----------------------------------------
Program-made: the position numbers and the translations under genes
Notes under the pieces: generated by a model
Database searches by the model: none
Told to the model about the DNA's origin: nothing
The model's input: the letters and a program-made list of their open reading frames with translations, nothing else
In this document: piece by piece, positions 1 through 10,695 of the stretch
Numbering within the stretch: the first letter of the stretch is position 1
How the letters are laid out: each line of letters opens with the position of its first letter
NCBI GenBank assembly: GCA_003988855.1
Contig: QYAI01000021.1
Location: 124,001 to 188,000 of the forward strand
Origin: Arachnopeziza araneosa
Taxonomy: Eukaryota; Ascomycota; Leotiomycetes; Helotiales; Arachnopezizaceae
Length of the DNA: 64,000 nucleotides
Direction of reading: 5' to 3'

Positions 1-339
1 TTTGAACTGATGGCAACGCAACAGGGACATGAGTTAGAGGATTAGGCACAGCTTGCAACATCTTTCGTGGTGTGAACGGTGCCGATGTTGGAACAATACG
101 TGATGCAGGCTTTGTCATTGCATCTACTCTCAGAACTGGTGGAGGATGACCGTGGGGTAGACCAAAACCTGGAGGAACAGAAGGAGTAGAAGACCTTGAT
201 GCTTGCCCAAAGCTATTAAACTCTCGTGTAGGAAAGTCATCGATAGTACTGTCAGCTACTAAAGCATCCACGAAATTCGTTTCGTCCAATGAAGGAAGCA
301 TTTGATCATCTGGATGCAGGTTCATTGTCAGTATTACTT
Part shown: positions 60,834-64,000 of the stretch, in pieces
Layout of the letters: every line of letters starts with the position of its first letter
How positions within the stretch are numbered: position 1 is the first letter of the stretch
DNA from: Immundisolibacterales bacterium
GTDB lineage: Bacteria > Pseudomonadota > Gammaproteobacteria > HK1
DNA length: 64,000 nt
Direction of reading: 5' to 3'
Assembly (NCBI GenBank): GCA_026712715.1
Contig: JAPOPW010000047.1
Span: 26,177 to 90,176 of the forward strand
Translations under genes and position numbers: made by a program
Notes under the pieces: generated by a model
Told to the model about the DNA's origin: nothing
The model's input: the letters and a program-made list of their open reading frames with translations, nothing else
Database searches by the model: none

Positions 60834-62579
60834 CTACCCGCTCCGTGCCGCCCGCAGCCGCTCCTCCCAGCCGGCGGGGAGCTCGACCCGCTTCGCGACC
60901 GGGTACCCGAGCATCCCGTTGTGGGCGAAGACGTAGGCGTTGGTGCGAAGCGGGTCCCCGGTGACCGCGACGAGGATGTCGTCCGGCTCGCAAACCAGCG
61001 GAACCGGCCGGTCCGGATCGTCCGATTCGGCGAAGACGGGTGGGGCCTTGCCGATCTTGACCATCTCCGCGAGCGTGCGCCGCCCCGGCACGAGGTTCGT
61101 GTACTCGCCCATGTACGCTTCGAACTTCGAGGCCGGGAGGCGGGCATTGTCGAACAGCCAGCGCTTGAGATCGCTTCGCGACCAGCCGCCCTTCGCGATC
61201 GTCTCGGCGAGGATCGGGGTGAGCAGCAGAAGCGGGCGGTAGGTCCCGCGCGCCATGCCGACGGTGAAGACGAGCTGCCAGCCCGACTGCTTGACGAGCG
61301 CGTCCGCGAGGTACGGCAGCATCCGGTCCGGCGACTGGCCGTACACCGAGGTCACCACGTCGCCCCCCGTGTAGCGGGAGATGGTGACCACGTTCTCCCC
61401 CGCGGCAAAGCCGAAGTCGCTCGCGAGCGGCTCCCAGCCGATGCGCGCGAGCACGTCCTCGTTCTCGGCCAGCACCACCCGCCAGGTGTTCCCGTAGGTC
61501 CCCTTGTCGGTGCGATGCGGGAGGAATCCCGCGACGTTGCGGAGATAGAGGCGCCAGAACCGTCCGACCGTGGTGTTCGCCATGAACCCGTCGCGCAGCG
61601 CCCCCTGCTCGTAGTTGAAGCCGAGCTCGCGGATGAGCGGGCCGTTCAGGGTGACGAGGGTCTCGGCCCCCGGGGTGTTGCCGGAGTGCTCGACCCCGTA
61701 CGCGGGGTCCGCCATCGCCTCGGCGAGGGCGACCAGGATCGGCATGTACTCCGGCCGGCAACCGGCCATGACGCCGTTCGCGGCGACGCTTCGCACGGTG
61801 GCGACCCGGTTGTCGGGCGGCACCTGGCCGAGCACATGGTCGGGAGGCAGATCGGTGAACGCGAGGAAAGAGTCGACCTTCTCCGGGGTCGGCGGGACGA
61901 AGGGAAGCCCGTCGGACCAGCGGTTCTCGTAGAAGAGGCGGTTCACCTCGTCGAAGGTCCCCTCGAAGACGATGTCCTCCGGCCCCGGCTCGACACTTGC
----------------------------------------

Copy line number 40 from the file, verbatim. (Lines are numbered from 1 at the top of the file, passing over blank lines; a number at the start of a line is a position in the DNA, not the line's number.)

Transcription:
61101 GTACTCGCCCATGTACGCTTCGAACTTCGAGGCCGGGAGGCGGGCATTGTCGAACAGCCAGCGCTTGAGATCGCTTCGCGACCAGCCGCCCTTCGCGATC